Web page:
Have you ever been peer pressured? If so, what did you do? How did you feel? Peer pressure doesn’t only happen to teens, it happens to people of all ages. Who knows, you could have possibly pressured someone into doing something without even knowing it. Not all peer pressure is done intentionally; and it isn’t always bad, but that doesn’t mean it is always good. All people handle these types of situations differently, some better than others. Overall, peer pressure is positive because it enforces kids to try new things, it just takes a responsible teen to know their morals. “Peer pressure” is a term generally associated with the social pains of the preteen and teenage years.
People are peer pressured every day. Whether it’s to take a shot of alcohol, take a puff off a cigarette or some weed, or to just simply trip some kid when they walk by your desk. Some kids fall into peer pressure for many different reasons, maybe because they’re desperate to be liked, they want to make people laugh, or they don’t want to lose their friends. “My freshman year, I still felt desperate to be liked. I had friends, but what I really wanted was to be part of “the group”. I didn’t think I was different from anybody else. I didn’t understand why I wasn’t chosen to be part of the big clique.” Parents play a big role in this time of their children’s lives.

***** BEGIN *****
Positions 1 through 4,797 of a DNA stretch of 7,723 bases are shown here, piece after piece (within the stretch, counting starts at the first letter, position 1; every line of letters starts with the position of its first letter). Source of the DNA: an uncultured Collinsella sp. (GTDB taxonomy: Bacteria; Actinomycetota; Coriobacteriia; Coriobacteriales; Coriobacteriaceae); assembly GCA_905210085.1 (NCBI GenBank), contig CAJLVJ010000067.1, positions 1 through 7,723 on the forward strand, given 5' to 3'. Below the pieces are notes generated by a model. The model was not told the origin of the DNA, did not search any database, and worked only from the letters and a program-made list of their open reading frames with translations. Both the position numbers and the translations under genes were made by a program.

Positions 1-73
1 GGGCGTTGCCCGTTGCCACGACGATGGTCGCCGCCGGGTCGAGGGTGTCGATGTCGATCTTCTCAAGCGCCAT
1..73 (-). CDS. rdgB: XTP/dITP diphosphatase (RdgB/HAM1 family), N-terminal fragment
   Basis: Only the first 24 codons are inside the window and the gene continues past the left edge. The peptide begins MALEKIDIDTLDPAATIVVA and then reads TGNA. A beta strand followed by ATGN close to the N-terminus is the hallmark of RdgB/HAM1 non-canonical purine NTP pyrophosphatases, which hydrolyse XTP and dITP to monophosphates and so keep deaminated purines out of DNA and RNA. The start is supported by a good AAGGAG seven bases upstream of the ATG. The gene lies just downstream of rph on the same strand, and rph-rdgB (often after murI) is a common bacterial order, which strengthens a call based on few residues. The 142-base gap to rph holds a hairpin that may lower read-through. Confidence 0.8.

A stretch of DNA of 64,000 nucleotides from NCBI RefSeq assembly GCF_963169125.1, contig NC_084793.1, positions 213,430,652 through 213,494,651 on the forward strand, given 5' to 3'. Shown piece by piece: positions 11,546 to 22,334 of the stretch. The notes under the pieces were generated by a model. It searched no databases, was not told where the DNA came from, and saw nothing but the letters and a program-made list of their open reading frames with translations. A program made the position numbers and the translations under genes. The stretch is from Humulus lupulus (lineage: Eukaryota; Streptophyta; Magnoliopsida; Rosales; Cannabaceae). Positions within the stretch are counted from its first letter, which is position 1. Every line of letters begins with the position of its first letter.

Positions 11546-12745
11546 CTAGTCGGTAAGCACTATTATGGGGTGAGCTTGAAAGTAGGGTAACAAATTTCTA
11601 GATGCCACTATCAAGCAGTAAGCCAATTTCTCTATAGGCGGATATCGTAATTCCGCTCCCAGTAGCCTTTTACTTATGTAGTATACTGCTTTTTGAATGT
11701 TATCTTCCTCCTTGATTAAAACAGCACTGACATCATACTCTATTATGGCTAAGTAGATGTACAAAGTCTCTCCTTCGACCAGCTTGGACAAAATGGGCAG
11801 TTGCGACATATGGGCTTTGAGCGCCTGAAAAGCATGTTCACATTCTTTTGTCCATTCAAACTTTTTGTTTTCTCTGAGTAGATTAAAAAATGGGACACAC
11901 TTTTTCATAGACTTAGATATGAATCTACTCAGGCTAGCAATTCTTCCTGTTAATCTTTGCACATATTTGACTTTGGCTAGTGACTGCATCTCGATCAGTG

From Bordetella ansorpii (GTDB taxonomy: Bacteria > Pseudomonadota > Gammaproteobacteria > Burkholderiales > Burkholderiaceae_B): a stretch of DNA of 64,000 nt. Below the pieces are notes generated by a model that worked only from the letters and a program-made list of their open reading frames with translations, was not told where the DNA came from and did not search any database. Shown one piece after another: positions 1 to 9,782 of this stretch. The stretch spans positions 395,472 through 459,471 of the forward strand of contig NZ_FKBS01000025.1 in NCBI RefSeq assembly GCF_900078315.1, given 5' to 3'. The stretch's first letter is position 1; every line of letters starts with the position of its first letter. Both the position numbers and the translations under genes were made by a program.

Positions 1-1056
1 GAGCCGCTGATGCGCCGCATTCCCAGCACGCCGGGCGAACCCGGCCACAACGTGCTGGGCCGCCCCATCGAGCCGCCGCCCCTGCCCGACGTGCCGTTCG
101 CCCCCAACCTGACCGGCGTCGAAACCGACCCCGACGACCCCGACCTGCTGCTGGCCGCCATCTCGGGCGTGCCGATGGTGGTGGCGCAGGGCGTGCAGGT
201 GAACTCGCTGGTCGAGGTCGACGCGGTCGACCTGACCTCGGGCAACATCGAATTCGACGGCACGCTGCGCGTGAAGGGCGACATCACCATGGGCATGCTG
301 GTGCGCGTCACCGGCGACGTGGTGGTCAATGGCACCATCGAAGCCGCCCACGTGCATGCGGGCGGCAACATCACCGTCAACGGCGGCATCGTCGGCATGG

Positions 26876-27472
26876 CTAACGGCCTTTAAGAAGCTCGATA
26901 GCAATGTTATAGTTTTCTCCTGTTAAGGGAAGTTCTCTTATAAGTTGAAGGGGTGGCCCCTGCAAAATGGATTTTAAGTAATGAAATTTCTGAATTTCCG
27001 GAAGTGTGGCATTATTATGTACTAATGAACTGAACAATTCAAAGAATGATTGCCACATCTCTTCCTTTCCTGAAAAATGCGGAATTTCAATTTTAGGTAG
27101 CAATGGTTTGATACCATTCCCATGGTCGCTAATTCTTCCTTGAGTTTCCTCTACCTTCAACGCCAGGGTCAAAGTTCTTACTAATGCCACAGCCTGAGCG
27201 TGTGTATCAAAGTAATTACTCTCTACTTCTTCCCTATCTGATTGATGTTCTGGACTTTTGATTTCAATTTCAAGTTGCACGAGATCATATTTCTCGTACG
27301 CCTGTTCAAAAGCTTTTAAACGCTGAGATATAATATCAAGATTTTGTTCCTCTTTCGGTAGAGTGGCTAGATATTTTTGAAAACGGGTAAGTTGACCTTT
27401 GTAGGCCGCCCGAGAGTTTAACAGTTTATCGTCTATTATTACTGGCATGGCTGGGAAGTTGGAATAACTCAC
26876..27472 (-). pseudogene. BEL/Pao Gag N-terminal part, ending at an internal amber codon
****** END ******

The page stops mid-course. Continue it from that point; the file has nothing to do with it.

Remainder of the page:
Parents are often torn at this point, feeling a loss of control over influences and experience their son or daughter will encounter. Peer pressure now enters the scene, bringing an array of tempting new ideas to challenge each child. Peer pressure is perhaps the single most influential factor our little ones must learn to deal with. A strong sense of family values can go a long way in helping them develop the confidence and assertiveness they need to handle it. Consistency is the main thing. Even though it can be heartbreaking to see our children struggle with something, we have to hold our ground and praise them for sticking with it. Repeating our values the same way each time helps our children learn what to say if values are questioned away from home. Defining family values can mean some soul searching for parents, but the benefits are so worthwhile. A firm view of the world at home helps our children.
"People often think of peer pressure only in terms of risky behaviors and what kids wear," adds Mary Gordon, former head of parenting programs for the Toronto school board. "It's much broader than that. It's also about the music you listen to, the language you use, who you choose to associate with and, most definitely, what you consider to be cool." But peer pressure is not all bad and it begins well before the teen years...